Saturday, April 10, 2021

Court of Federal Claims Rejects Taxpayer Games in Partial Payment FBAR Civil Penalty Refund Suit (4/10/21)

In Mendu v. United States, 2021 U.S. Claims LEXIS 537 (4/7/21), Mendu filed a partial payment FBAR penalty refund suit for $1,000 and the Government counterclaimed for the unpaid balance on the FBAR assessment of about $752,000 (plus additions).  The Court made these key holdings:

  • The Court has jurisdiction over a  partial payment FBAR penalty refund suit.  The Flora rule does not apply because the FBAR penalty is not a tax.
  • The Court made that jurisdictional holding in rejecting Mendu’s own motion to dismiss for want of jurisdiction.
  • The Court rejected also Mendu’s motion to voluntarily dismiss the refund suit under Rule 41(a)(2) and transfer to the counterclaim to the district court for SD Cal..

So, the case will proceed on the refund claim and the counterclaim.

What was all the commotion about?  Basically, Mendu was pulling out the stops to avoid the counterclaim even at the cost of giving up his refund suit and, in any event to avoid adverse precedent in the CFC and Federal Circuit.  The reason:  the big dollars were in the counterclaim.

In the course of the commotion, the United States requested for a transfer of the counterclaim (effectively a collection suit) to the district court if the Court found it did not have jurisdiction of the refund suit under Flora.  The Government was apparently concerned that, if the Court dismissed the refund suit filed by plaintiff, the Court would have no jurisdiction over the collection suit filed by counterclaim and that would mean that a new collection suit filed in the district court might be outside the key 2-year statute of limitations for filing an FBAR collection suit.  The notion was that, if there is a transfer of the counterclaim to the district court under 28 U.S.C. § 1631 (permitting transfer “in the interests of justice”), the Government’s timely filing of the counterclaim will suffice for the statute of limitations on the resulting collection suit in the district court.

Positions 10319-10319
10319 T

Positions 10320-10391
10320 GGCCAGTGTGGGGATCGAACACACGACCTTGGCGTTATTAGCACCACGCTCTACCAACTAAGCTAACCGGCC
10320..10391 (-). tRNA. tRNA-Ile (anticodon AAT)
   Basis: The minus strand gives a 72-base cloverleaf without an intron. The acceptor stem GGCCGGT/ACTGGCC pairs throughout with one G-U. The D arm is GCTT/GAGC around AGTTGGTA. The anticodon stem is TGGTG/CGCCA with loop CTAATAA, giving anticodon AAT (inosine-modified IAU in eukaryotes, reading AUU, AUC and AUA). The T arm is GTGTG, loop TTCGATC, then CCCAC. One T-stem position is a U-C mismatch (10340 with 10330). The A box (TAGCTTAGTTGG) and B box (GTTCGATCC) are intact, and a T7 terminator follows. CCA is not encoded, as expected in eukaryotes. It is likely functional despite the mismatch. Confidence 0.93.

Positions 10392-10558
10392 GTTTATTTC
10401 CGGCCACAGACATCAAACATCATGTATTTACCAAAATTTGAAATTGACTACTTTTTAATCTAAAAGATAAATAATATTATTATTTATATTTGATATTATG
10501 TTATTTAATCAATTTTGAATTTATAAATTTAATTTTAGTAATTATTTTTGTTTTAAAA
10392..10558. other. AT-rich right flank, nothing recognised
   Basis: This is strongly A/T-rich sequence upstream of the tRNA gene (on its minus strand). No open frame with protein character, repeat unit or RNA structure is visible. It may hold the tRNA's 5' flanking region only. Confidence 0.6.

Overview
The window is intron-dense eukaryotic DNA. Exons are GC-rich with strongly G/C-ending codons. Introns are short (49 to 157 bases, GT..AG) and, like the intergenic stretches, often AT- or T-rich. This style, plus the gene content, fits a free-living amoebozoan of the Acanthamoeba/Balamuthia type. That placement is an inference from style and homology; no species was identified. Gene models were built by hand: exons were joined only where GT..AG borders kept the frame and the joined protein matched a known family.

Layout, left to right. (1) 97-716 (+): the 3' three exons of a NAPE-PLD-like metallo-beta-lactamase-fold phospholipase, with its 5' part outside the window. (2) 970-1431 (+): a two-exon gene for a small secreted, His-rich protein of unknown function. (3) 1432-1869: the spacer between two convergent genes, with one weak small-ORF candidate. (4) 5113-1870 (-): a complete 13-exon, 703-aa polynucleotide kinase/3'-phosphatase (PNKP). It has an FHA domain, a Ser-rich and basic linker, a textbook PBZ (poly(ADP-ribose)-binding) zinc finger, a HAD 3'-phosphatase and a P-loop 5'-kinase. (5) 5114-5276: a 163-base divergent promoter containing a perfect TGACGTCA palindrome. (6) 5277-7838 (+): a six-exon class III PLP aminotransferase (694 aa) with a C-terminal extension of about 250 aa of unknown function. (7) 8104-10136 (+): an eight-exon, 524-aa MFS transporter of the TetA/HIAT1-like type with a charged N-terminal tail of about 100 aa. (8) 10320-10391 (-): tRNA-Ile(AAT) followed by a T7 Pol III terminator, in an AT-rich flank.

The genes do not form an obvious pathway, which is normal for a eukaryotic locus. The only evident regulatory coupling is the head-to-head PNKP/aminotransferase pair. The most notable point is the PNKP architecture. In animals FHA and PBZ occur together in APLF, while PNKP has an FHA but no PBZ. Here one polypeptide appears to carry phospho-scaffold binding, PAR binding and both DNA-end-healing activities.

Mendu made an alternative motion to voluntarily dismiss if the Court found it had jurisdiction.  For purposes of that motion, apparently, Mendu joined in the Government’s request for transfer of the counterclaim to the district court.  As explained by the Court:

Plaintiff’s peculiar insistence to dismiss his own complaint appears to be for no reason other than to manufacture a "want of jurisdiction" in order to avoid the Federal Circuit’s binding precedent in Norman v. United States, 942 F.3d 1111, 1114 (Fed. Cir. 2019). This Court will not permit such gamesmanship. Under Plaintiff’s suggestion, section 1631 could be used, not to cure a want of jurisdiction, but to create one that would undoubtedly be used to attempt to dismiss Defendant’s counterclaim. Indeed, if courts were to permit the type of transfer Plaintiff suggests, any plaintiff who becomes dissatisfied with the Federal Circuit’s jurisprudence could voluntarily dismiss his complaint notwithstanding a defendant’s counterclaim. Such a transfer is contrary to the text of the statute and is not "in the interest of justice."

Bottom-line, Mendu was playing cute with the Court which rejected the ploy.

No comments:

Post a Comment

Please make sure that your comment is relevant to the blog entry. For those regular commenters on the blog who otherwise do not want to identify by name, readers would find it helpful if you would choose a unique anonymous indentifier other than just Anonymous. This will help readers identify other comments from a trusted source, so to speak.